Monday, December 10, 2007

Atheism in Star Trek

I received this article on the STARFLEET News Service feed this morning.

Although I agree with the general idea of what the author is trying to say, I feel it necessary to clarify his description of Star Trek as "atheist".

First of all, I don't know if Gene Roddenberry (The Great Bird of the Galaxy himself) was actually an atheist. I'm not aware of any statement he made either confirming or denying this. Although I don't think it's unlikely. He was a communist, of sorts, and therefore of a considerably secular bent. Atheism, secularism and communism are often found together.

That being said, it should also be noted that although The Great Bird did invent Star Trek, and retained considerable creative control over the first two seasons of the Original Series, the first six feature films and the first few seasons of The Next Generation, he was actually involved in creating less than half the sum total of all Star Trek. And even then, he wasn't responsible for every creative decision made under his command. Roddenberry was, by all accounts, a team player who took a lot of input from the experts he surrounded himself with.

Taking all of that into account, it's probably quite a fair comment to suggest that overall, Star Trek has a pretty atheistic (or at least non-theistic) message. Despite several references in the Original Series to the "real God" or the "one God", presumably put in place in order to appease the conservative Christians of the day, most of the characters are atheists or agnostics.

In every case when we encounter a god or gods in Star Trek, the being in question turns out to be just another life-form, or in some cases a sophisticated computer. One episode, Who Watches the Watchers, even deals with Captain Picard becoming the object of a newly formed religion amongst a community of primitive aliens.

Some of the characters in Star Trek are religious despite the knowledge that the objects of their adoration are not divine.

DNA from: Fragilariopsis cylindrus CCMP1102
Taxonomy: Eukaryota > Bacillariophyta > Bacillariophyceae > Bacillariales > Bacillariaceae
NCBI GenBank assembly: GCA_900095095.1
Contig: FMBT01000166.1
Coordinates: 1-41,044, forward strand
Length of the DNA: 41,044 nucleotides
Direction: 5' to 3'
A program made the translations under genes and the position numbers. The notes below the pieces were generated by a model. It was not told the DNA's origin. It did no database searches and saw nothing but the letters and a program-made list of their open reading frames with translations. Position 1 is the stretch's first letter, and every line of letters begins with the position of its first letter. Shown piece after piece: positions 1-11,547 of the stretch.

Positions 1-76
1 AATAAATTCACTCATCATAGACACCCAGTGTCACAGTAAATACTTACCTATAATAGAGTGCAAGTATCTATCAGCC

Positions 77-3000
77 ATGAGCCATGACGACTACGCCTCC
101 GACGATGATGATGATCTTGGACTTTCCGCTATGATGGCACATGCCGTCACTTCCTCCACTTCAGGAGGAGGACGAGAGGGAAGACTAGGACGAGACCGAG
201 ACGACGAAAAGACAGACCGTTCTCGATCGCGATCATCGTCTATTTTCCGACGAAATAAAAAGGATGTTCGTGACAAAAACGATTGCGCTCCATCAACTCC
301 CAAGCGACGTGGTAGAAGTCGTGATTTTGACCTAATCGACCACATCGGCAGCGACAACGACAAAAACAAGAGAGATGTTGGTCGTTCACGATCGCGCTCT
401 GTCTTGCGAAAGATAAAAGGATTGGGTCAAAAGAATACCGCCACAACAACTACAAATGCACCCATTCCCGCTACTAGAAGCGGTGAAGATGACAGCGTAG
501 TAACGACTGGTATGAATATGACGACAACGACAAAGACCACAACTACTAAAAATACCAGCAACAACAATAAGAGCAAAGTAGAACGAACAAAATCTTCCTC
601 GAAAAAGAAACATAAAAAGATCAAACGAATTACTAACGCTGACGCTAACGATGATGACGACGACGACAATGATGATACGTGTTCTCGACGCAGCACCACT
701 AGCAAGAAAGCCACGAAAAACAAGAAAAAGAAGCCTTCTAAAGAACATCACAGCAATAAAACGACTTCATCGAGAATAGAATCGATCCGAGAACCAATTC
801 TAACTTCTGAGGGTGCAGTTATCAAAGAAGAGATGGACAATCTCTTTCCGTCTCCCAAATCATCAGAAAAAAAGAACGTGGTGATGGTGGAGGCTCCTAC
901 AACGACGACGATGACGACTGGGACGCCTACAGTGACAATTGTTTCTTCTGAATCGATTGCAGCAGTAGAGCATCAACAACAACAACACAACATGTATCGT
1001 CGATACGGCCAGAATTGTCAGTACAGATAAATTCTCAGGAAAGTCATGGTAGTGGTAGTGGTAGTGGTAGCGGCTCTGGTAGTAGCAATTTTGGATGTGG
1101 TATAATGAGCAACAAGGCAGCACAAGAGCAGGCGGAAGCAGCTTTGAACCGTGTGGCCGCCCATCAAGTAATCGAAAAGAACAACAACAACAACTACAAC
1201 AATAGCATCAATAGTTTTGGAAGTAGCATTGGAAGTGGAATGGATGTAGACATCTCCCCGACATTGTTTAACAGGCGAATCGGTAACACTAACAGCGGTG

Most notably are the highly religious Bajorans whose gods, The Prophets, turn out to be a community of non-linear, non-corporeal aliens living inside a nearby wormhole. Despite this discovery, the Bajorans continue to practice their religion, praying to and worshipping these life-forms who are only peripherally aware of their existence.

Commander Chakotay, a Native American descendent, practices his religious rituals in full knowledge of the science behind his trance-like states and hallucinations. This doesn't seem to stop him.

I don't think it's fair, however, to claim that Captain Kirk killed God. This statement is obviously referring to Star Trek V: The Final Frontier. In this film, a crazed Vulcan hijacks the Enterprise and takes its crew on a trip to the centre of the galaxy, where he believes is the place that creation began. Although the rest of the crew and passengers appear convinced, and even Kirk goes along with the whole thing, it's never clearly stated that the place is Eden, and the being encountered there is God.

Rather, I feel that the conversation between Kirk and the "God" entity confirms that the being in question is yet another alien life-form, who only pretends to be God. We've seen at least one other character like this in Star Trek: the alien Ardra posed as an evil deity in the TNG episode Devil's Due. Also the manifestation in which the being presents itself (as a large, glowing, translucent head) is also shown in another episode, also close to the "centre of the galaxy". Although it's never stated explicitly, I think it's quite obvious that the "God" Kirk killed was a rogue Cytherian who contacted Sybok by means of a mind-altering probe.

The Star Trek universe is thick with god-like beings (Q, Douwds, Metrons, Organians, Olympians, Prophets, Pah Wraiths, Sporocystians and so on), none of whom are actually the God of Earth's monotheistic faiths.

It could be argued that Star Trek just never examines that god, or that Star Trek maintains he doesn't exist. Either way, I don't think there is enough concrete evidence in Star Trek canon to be able to make a conclusive call in either direction.

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